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UBC Theses and Dissertations

Rasterbilder : Parody in 1960s representational art in West Germany McHugh, Joseph E.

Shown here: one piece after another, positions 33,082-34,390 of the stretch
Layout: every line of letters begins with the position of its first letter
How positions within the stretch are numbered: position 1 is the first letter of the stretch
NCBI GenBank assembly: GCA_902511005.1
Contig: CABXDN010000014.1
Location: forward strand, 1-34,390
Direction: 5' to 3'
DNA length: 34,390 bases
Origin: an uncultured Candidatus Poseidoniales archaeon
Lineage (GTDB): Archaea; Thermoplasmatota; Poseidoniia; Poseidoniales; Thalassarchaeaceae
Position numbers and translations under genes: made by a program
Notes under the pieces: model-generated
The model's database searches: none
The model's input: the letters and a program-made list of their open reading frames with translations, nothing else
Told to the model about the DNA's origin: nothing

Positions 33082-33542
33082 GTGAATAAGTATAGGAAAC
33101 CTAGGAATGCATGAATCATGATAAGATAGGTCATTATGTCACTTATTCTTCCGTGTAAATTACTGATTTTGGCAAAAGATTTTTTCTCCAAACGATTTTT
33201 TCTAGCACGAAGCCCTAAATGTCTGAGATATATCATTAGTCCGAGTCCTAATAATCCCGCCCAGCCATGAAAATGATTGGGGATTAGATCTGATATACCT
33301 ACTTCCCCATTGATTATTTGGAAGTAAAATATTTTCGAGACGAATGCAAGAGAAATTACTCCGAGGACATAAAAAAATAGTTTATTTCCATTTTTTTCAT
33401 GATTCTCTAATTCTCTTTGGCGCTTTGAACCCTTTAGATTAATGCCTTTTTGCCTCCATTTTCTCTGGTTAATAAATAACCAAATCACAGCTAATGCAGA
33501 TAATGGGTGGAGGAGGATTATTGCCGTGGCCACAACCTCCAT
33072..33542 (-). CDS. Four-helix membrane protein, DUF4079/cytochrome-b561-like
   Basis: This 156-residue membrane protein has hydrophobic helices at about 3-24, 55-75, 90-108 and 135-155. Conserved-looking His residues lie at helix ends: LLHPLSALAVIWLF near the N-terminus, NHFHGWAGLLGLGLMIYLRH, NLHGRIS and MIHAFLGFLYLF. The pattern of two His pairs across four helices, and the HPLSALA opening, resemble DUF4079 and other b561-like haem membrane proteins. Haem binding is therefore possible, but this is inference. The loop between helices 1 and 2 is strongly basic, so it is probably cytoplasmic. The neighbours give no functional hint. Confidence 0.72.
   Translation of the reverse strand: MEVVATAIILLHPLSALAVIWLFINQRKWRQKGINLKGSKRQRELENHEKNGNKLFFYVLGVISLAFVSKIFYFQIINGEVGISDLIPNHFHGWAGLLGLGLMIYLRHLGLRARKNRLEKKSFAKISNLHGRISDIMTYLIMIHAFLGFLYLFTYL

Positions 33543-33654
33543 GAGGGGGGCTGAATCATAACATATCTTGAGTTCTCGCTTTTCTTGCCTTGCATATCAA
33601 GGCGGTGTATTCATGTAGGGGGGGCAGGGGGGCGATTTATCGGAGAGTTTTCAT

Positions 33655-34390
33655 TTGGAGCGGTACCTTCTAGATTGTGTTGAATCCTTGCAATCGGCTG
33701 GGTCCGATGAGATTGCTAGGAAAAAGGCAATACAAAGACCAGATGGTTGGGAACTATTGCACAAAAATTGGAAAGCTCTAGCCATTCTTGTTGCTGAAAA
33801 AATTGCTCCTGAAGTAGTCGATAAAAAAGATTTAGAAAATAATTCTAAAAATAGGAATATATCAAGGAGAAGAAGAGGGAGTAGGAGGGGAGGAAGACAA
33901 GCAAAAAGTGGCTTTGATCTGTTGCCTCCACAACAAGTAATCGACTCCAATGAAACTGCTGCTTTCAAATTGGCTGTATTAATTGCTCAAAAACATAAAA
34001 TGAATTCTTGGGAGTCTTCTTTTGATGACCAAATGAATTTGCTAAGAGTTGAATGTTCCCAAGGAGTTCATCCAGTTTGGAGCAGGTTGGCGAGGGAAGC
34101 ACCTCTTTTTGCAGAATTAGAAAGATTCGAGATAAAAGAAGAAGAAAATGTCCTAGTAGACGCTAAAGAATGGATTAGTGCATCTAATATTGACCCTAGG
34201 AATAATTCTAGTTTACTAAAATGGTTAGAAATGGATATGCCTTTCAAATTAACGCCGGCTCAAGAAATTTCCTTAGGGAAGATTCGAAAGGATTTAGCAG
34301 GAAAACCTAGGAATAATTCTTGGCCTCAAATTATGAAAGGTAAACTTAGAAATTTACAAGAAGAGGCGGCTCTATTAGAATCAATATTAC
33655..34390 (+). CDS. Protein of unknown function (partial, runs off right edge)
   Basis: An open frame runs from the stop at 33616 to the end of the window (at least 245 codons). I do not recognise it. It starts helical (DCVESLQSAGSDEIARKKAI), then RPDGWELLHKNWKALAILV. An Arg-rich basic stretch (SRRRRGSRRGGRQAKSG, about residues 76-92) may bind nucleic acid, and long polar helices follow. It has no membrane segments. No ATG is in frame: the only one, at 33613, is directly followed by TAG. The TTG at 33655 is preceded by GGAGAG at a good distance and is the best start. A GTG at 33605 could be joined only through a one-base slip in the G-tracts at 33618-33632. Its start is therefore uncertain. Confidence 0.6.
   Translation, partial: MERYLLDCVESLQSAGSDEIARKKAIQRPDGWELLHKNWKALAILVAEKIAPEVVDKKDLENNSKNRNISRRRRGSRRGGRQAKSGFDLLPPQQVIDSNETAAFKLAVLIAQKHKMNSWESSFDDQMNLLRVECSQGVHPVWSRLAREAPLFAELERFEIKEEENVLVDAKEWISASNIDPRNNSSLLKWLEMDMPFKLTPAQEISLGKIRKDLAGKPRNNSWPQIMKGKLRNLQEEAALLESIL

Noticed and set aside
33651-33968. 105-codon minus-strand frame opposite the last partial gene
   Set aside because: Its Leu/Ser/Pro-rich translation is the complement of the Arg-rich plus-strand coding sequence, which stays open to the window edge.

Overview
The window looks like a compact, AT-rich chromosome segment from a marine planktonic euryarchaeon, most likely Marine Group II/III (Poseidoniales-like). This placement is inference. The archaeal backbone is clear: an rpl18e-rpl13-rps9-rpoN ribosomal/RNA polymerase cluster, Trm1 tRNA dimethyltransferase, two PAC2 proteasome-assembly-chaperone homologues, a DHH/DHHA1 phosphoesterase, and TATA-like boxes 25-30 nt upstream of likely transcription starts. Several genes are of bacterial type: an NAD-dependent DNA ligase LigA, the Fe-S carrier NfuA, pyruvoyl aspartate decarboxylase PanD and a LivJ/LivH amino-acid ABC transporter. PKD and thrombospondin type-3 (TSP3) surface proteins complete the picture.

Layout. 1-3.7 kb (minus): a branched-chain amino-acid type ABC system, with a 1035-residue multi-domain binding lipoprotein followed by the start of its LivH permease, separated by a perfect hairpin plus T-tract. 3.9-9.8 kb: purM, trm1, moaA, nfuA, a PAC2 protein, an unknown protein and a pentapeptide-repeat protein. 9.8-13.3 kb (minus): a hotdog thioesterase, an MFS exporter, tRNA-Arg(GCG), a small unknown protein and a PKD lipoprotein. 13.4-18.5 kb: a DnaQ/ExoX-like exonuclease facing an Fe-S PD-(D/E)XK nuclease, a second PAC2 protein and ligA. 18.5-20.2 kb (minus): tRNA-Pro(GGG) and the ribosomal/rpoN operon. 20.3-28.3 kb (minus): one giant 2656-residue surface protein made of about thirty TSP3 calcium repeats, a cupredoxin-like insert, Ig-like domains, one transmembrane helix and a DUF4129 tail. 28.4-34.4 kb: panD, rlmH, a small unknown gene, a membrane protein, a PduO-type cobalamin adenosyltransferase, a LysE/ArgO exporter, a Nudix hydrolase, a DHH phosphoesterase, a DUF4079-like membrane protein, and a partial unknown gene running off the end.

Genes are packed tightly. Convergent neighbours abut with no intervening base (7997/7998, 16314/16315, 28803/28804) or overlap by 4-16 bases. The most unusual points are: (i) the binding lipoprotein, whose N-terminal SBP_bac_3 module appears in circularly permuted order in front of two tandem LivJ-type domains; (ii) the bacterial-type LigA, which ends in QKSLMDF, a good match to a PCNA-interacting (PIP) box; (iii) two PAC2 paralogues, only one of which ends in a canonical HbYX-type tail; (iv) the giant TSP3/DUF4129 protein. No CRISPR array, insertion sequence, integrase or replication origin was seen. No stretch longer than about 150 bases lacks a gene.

Between 1963 and 1968, German artist Sigmar Polke addressed the subject of disillusioned modernity in a series of paintings called Rasterbilder. Polke selected everyday images from the West German mass media, imitating even the technical "rastering" process used to reproduce them, but with an important difference. His manipulations of the Benday dots used in the process imposed progressive distortions on the original images. This diversion of the viewer's attention to the processing of the image impairs the original image's power to communicate its socialized narrative. The Rasterbilder thus subvert the clarity and stability of the originals, by forcing the viewer to consider not what they "mean", but how they are made. This thesis examines the Rasterbilder as an organic and independent cultural signifying practice that acknowledges the psychological, cultural and economic events of its time: the Cold War, the West German Wirtschaftswunder (economic miracle), the formation of a consumer culture, and the rise of the mass media. Art has had a strong tradition of being used as a tool of social ideology in Germany. The Third Reich's efforts to label modern art as "degenerate" and to mold visual culture were partly motivated by their desire to entrench symbols of a collective identity for all Germans. After World War II, the East German government took up the banner of representation to reinforce the ideology of worker solidarity. At the same time, through national exhibitions such as Documenta, the West German government promoted the abstractionism of modern art, attempting to create a new visual culture linked to those of other democratic countries. By 1963, when Polke made the first Rasterbilder, the conflict between representational and non-representational art, and the political ideologies they had come to symbolize, was well-entrenched. In the context of this conflict in German visual culture, the Rasterbilder are an authentic visualization of life in 1960s West Germany. Where the original media image claims a narrative truth by being a conventionally "realistic" picture of events, individuals, or products, Polke's paintings create ironic distance from the original narrative by exaggerating its formal qualities, suggesting new questions and interpretations. His technique sets up a parodic duality very different from the works of Pop Artists like Andy Warhol and Roy Lichtenstein. All use mass-media visual dynamics, but with very different effects. The Rasterbilder are a form of parody that give the West German viewer an art that is representational, but that at the same time resists the image's ideological implications of both fascist and communist representation and Western abstraction. The Rasterbilder destabilize the volatile media images that were central to the development of West German culture during the Cold War most clearly in a painting like Bunnies. Here Polke paints four women wearing the identifiable "Bunny" uniform used in the marketing of memberships in the Playboy clubs. His painting focuses on the juxtaposition of dots rather than the idealised female body used by many West German advertisers in the 1960s. This emphasis on the dynamics of processing is what moves Polke's Rasterbilder beyond a fixed narrative ideology at a time when the social, political, and economic forces influencing post-war Germany used visual culture to promote their own social ends.

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